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Newborn babyNewborn baby

​Premature labour

Premature labour happens before the 37th week of pregnancy.

You must call the Maternity Unit immediately if you're less than 37 weeks and you have:

  • regular contractions or tightenings
  • period-type pains
  • a gush or trickle of fluid from your vagina
  • backache that is not usual to you

You'll be asked to visit the Maternity Unit where a midwife will examine you to check whether you're in labour.

These examinations may include:

  • a vaginal examination
  • blood test
  • urine test
  • cardiotocography to record contractions and the baby's heartbeat

Premature labour and birth on the NHS website

Babies born before 37 weeks

If your baby is born before 37 weeks your baby will be admitted to our Special Care Baby Unit (SCBU) where our specially trained nurses will take care of your baby using specialist facilities.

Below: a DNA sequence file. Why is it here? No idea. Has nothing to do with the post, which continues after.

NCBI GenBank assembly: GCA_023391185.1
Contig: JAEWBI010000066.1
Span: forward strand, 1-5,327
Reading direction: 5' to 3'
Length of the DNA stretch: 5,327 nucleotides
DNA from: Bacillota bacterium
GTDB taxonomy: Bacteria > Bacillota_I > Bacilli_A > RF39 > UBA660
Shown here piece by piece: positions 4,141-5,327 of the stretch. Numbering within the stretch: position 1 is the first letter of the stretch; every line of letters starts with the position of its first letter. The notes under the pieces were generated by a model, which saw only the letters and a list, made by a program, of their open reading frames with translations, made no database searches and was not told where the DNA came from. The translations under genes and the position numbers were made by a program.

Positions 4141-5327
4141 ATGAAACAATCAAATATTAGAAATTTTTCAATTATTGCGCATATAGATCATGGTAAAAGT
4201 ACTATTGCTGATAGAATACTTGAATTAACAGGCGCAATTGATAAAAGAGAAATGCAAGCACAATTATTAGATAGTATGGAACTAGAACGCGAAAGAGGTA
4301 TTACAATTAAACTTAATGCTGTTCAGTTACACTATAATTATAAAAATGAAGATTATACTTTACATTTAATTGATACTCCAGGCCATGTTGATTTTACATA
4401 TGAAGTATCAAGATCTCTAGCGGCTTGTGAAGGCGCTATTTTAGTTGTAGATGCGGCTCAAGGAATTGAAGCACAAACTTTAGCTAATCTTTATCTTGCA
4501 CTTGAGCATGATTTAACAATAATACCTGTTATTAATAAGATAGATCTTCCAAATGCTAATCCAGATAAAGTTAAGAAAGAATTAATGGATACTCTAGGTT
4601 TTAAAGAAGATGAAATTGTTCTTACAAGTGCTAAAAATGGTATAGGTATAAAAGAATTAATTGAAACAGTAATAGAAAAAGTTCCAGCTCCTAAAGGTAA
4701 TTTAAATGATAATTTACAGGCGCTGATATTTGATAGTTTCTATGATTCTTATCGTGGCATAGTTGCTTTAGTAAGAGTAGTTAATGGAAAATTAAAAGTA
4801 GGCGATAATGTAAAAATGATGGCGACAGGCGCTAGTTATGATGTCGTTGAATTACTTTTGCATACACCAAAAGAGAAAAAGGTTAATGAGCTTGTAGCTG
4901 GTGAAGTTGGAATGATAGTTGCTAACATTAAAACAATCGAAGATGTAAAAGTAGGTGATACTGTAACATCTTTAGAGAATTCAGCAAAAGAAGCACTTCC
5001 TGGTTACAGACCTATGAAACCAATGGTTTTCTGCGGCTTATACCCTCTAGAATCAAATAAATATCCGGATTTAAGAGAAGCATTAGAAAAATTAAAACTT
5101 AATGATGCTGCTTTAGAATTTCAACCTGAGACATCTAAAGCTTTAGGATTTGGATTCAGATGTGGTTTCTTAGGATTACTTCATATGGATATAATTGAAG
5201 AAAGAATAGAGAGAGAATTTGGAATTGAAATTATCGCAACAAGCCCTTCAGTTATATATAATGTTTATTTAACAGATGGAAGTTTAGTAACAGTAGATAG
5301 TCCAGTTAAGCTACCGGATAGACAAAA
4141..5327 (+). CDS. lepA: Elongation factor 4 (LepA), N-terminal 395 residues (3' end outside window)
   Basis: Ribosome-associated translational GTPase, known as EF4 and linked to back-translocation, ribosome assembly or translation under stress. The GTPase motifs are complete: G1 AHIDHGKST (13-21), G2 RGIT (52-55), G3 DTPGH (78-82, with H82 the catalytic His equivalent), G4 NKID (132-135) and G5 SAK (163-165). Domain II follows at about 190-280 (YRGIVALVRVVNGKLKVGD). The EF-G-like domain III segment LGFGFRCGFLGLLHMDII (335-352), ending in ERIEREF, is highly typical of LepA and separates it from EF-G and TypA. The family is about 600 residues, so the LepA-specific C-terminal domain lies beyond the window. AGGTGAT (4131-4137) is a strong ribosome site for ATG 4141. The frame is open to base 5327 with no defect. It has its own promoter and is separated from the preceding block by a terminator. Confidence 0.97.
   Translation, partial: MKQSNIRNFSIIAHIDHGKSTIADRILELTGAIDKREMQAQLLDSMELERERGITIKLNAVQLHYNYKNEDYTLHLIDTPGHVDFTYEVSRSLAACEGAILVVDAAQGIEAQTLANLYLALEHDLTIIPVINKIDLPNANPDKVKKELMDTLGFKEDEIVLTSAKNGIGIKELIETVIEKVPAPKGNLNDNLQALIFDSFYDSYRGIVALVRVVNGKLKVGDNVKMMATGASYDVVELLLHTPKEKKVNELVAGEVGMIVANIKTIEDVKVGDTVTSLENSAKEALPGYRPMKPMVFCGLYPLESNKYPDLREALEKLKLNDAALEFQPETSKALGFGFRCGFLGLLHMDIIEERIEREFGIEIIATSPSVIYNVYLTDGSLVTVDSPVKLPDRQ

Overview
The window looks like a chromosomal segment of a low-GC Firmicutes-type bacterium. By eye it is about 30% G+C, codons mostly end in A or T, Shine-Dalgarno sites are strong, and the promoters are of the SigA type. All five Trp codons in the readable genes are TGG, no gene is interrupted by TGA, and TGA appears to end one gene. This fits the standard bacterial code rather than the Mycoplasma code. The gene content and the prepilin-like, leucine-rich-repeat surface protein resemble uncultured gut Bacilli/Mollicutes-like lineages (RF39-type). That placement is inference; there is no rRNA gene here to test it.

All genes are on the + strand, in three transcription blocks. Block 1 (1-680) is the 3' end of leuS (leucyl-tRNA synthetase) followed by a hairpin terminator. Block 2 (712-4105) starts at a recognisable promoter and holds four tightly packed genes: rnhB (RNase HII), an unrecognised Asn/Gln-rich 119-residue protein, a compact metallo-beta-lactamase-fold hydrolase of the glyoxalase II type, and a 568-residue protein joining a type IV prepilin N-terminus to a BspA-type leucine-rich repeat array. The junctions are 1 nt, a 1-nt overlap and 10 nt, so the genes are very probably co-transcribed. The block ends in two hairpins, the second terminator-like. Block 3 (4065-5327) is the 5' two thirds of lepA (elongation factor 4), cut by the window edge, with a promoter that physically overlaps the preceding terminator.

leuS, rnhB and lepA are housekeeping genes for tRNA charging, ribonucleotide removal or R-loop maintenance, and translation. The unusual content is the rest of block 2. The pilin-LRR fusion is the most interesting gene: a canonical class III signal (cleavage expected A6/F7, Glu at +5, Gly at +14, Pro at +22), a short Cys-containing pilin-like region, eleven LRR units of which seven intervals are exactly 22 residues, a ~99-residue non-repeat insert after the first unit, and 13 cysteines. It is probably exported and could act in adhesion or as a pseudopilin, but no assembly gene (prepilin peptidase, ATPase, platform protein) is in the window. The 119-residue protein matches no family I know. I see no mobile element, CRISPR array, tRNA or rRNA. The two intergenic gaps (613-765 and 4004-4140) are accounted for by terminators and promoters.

Babies can be admitted to the Special Care Baby Unit for a number of reasons, including when they:

  • are born early – 1 baby in 13 is born early, and babies born before 34 weeks may need extra help with breathing, feeding and keeping warm
  • are very small and have a low birth weight
  • have an infection
  • have a mother who has diabetes
  • have jaundice
  • had a very difficult birth
  • are waiting for, or recovering from, complex surgery

Touching, holding and feeding your baby

Once your baby is in a stable condition you'll be able to touch them and hold them. Babies who are really small are nursed in an incubator to keep them warm. If your baby is in an incubator our nurses will help you to take them out and have skin to skin contact.

Your baby may need to be fed using a feeding tube. You can express your breast milk so it can be given to your baby through the feeding tube. If your baby isn't ready for breast milk, the milk can be frozen and given to them later.

Special care: ill or premature babies on the NHS website

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